The Unique Fate of Iolas: i wanted to dance, i became a gallerist

An Eccentric and Eclectic Personality, He Is One of the Most Important Art Dealers of the Twentieth Century

Alexander Iolas was without doubt one of the most important collectors and gallerists of the second half of the twentieth century. A man with an eccentric and eclectic personality, he made his debut as a dancer in Paris, became a friends with the most important artists of the time, therefore an internationally renowned gallerist. Iolas was born in 1907 in Alexandria in Egypt with the name of Constantine Koutsoudis into a Greek family of cotton merchants. He felt drawn to music and dance since he was a child, so much so that at 17 he moved to Paris with the objective of becoming a dancer. At the same time, he remained fascinated by art and became part of the circle of the surrealist group and soon befriended Braque, Man Ray, Picasso and de Chirico. In 1944 he moved to New York where unfortunately a foot injury forced him to give up his ambitions as a dancer. He did not lose heart and, sustained by his great passion for contemporary art, he become the director of the Hugo Gallery in the Big Apple. Iolas summoned his Parisian surrealist friends (Ernst, Magritte, Brauner) and dedicated memorable exhibitions to them. In 1952 it was Andy Warhol’s turn to have his first solo show: a series of drawings inspired by the writing of Truman Capote. Iolas conquered the New York collecting environment and became the art dealer of influential families such as the de Menil.  

A close friendship in Paris with Braque, Man Ray, Picasso and de Chirico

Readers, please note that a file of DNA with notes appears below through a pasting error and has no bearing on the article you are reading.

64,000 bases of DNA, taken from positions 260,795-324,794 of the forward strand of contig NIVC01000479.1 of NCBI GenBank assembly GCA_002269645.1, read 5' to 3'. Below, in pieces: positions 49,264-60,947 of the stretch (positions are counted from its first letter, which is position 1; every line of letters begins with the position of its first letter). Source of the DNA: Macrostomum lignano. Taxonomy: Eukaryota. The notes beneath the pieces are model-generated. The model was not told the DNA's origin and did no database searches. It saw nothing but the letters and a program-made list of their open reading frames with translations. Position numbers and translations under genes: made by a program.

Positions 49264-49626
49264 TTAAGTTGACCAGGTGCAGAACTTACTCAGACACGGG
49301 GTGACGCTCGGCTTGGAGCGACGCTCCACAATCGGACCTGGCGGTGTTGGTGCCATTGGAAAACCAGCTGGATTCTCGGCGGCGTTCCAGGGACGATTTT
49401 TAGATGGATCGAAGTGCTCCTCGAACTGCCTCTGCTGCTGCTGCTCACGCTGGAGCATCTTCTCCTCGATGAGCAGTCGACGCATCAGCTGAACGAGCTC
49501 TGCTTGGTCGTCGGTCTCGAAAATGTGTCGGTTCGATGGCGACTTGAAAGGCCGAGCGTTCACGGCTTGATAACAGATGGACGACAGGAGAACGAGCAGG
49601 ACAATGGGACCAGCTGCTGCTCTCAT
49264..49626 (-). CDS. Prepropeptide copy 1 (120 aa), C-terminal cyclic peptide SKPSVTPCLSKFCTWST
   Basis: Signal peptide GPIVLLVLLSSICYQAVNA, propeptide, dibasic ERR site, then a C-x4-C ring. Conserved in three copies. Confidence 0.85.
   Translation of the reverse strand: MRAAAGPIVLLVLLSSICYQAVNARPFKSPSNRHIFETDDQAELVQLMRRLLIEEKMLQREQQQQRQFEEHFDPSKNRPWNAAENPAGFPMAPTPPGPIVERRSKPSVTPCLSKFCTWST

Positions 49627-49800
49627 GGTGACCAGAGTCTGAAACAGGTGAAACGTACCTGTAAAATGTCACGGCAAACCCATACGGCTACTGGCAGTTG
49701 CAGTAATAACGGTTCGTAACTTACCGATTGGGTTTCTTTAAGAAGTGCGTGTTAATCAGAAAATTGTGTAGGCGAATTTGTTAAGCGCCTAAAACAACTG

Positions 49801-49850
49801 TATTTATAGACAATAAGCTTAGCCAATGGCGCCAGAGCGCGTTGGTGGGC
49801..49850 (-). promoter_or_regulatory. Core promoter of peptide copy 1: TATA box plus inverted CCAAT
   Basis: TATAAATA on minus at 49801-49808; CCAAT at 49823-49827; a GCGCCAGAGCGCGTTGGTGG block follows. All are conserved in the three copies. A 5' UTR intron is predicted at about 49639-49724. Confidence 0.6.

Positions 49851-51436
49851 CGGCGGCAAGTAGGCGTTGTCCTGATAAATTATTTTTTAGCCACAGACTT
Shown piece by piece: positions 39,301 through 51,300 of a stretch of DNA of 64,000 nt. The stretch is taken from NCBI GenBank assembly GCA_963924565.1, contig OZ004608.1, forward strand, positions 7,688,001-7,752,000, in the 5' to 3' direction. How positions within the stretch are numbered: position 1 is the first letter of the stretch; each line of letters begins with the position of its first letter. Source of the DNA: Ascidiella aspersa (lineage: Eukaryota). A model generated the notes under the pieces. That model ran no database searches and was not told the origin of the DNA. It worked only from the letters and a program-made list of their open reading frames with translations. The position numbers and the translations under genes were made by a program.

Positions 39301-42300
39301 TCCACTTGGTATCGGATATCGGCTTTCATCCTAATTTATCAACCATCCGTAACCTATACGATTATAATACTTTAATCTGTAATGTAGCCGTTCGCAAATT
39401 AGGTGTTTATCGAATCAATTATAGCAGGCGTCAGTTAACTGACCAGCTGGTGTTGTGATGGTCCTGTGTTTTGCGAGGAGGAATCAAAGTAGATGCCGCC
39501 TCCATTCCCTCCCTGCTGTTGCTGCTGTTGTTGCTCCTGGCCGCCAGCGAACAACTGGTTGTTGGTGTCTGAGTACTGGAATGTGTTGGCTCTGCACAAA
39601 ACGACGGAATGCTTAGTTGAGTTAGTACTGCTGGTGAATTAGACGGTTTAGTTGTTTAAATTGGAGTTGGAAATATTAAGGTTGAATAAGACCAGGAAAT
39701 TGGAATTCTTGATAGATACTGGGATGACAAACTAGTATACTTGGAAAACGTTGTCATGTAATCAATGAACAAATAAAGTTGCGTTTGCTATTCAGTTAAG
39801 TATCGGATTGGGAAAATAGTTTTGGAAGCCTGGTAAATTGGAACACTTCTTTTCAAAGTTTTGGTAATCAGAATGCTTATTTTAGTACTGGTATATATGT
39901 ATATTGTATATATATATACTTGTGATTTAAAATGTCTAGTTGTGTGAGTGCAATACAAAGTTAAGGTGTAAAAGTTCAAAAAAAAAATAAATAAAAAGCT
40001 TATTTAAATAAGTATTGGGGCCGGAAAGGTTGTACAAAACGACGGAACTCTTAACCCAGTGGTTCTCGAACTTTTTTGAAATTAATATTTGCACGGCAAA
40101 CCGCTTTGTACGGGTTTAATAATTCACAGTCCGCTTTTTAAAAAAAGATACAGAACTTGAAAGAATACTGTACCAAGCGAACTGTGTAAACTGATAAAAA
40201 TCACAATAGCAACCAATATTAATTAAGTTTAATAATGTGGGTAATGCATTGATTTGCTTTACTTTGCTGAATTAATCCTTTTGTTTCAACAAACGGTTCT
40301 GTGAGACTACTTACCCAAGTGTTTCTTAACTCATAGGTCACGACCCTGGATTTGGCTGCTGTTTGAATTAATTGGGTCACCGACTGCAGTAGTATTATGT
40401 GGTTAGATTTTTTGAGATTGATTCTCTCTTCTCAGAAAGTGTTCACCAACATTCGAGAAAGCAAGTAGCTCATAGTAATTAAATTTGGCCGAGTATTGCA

His exhibitions were visionary, to the point of creating a series of locations that also extend to Milan, Madrid, Mexico City. For Athens, he harbored an even more ambitious dream: a house to host the elite of the art world and at the same time to be used as an artists’ residence. Even in this he showed himself a great and lucid visionary. Casa Iolas expanded from a small country  house expanded over time (1965 - 1968) with the construction of successive buildings and pavilions that had never actually been inhabited. The interiors unfold between silver laminate ceilings and walls covered with golden papers from the drawings of Ioannis Kardamatis. Everywhere you look there are contemporary paintings alternating with copies of torsos by Prassitele and Lisippo, interiors and exteriors are covered with dazzling white marble. An atmosphere that director Costa Gavras found suitable for shooting scenes in the film “Family Council” with Fanny Ardant.

Villa Iolas in Athens is an ensemble of silver ceilings, golden walls and dazzling white marbles

His residence attracted unusual and often alternative characters, who created a too much of a sensation for the time to the point that he was attacked by the press. Leaving his beloved Athens, he moved to New York where he did in January 1987. Casa Iolas’ destiny consisted of sad abandonment, it was even sacked and vandalised. To this day it lies like a disfigured work of art with marbles covered with writings and murals. The opportunity to relive these glorious golden moments of Iolas is due to the beautiful initiative of the Tommaso Calabro gallery in Milan with the exhibition of his collection including: Brauner, de Chirico, Niki de Saint Phalle, Ernst, Lucio Fontana, Paul Klee, Yves Klein, Mathieu, Matta, Mattiaci, Pascali, Man Ray, Takis and Tinguely. Another unique aspect is Francesco Vezzoli’s curatorship.

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